In the early 1900s, the Western frontier was but a distant memory, although there were still many acres of potential farmland lacking a consistent supply of irrigation water. Westerners often say, "Whiskey is for drinking, but water is for fighting." Although in some places in the West, there might have been enough water, it didn't come at the right time or it wasn't in the right location.
Nationally, there was a call for the federal government to lend its expertise to the problem of irrigation water supply and delivery. The history of the West is truly "written in water." Water has changed the complexion of the inland Pacific Northwest, transforming acres of sagebrush into cropland.
In the early days of this century, when many of the dams built by the Bureau of Reclamation were authorized, there was a belief that water left in streams to run to the ocean was "water wasted." So, projects were developed to store and use the water to grow crops, develop industries, and supply communities. To complicate matters further, the right to use the water - "water rights" were issued by the individual states.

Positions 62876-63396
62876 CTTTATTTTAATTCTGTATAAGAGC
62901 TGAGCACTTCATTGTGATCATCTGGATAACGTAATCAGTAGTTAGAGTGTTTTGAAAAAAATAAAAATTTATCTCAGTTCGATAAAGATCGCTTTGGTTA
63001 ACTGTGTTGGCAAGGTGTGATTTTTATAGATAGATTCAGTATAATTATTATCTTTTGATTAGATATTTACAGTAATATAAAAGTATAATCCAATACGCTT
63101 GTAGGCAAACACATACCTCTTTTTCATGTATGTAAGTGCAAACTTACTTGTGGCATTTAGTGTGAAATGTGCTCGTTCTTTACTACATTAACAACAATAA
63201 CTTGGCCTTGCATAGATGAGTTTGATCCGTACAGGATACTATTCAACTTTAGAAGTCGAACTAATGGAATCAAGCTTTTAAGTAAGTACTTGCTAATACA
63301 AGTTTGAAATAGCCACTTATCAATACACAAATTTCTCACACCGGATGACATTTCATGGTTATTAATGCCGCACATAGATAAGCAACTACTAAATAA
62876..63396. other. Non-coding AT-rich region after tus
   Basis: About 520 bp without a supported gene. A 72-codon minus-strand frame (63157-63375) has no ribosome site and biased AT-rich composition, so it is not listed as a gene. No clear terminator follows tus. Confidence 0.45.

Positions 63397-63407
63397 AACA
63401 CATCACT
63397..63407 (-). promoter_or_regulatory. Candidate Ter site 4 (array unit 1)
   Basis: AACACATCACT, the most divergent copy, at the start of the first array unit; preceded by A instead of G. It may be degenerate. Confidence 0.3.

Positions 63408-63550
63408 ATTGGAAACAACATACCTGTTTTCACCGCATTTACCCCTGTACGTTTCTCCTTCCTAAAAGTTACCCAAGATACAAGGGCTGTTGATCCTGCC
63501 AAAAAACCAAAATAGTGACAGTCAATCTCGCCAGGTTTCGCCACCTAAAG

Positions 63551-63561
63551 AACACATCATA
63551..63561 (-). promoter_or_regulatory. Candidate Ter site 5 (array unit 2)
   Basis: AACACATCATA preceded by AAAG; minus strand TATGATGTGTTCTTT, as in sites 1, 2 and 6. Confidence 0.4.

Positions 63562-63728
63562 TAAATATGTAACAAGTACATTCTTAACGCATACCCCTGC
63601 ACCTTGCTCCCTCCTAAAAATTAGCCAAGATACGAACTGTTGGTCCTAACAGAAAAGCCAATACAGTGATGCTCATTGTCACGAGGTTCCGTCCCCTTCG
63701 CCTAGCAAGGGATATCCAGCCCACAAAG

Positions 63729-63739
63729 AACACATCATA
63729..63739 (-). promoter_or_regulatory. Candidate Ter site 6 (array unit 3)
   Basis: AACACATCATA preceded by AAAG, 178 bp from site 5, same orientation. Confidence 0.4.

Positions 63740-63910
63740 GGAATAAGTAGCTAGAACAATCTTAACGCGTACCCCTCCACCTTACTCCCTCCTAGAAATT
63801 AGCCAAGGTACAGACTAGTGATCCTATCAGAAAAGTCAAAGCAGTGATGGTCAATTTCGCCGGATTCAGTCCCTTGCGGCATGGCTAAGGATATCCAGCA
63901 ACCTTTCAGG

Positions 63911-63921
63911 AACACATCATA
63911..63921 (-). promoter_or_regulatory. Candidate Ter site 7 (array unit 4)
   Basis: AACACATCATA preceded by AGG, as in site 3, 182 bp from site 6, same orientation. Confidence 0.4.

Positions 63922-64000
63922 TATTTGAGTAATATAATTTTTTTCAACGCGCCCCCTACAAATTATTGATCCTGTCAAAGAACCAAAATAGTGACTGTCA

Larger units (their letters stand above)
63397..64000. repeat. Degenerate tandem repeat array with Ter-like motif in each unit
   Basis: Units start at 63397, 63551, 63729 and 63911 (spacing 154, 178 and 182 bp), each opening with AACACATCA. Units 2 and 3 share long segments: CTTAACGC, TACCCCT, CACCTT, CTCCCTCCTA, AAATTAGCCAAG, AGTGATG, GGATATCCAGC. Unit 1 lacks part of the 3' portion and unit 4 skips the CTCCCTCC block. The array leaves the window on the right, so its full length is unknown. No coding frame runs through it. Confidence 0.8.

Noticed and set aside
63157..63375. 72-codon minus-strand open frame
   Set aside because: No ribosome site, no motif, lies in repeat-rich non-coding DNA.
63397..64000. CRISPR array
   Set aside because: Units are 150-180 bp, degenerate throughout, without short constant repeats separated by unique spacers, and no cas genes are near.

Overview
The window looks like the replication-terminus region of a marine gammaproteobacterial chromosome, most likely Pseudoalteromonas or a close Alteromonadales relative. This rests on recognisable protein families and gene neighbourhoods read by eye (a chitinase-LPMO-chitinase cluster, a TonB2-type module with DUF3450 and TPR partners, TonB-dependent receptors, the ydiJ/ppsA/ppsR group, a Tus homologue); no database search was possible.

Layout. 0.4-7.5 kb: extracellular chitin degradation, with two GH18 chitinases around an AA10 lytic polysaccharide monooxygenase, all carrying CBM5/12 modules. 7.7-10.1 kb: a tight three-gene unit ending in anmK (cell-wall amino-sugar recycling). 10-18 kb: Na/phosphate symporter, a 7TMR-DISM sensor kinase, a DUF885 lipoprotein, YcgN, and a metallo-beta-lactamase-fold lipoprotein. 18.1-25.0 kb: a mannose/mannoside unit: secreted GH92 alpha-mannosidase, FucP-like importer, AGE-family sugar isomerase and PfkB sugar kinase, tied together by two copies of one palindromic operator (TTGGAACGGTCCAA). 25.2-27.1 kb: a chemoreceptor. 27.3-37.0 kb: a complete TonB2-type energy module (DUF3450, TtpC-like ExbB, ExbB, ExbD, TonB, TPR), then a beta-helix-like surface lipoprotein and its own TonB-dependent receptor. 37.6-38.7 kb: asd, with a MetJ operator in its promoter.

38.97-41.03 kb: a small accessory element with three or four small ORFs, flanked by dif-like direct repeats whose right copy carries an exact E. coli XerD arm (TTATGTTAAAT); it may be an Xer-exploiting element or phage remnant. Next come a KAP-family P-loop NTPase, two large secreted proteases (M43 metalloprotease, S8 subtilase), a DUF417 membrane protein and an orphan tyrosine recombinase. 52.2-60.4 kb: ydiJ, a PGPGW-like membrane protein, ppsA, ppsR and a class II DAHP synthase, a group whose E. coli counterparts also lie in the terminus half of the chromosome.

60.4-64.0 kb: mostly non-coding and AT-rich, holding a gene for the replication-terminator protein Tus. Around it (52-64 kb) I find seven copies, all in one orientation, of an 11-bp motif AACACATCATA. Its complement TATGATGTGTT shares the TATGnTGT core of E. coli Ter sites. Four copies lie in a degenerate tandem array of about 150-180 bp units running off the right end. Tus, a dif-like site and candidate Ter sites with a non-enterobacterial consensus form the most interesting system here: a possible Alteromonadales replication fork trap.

Times have changed, the West is settled and scientific knowledge has increased. Today, we have inherited the decisions and the infrastructure developed by previous generations. Some now call for a removal of the dams. Some call for additional water for threatened or endangered species. And, those with valid water rights and contracts continue to request that they be honored.
It is a difficult time. Americans are faced with challenges and opportunities. The population of the Pacific Northwest continues to grow at an astonishing rate. With that growth, comes a call for more water. The Bureau of Reclamation remains committed to implementing the federal laws that authorized the Projects which enabled the settling of the West and fueled its economic growth. Dedicated staff members seek to operate and maintain more than 70 dams in the Pacific Northwest, ensuring they are safe and operate efficiently. Reclamation staff work closely with irrigation districts and other water users in developing the most efficient irrigation water delivery methods. As an agency, we develop collaborative partnerships with Tribes and other federal, state, and local agencies to manage, develop, and protect water and related resources in an environmentally and economically sound manner in the interest of the American public.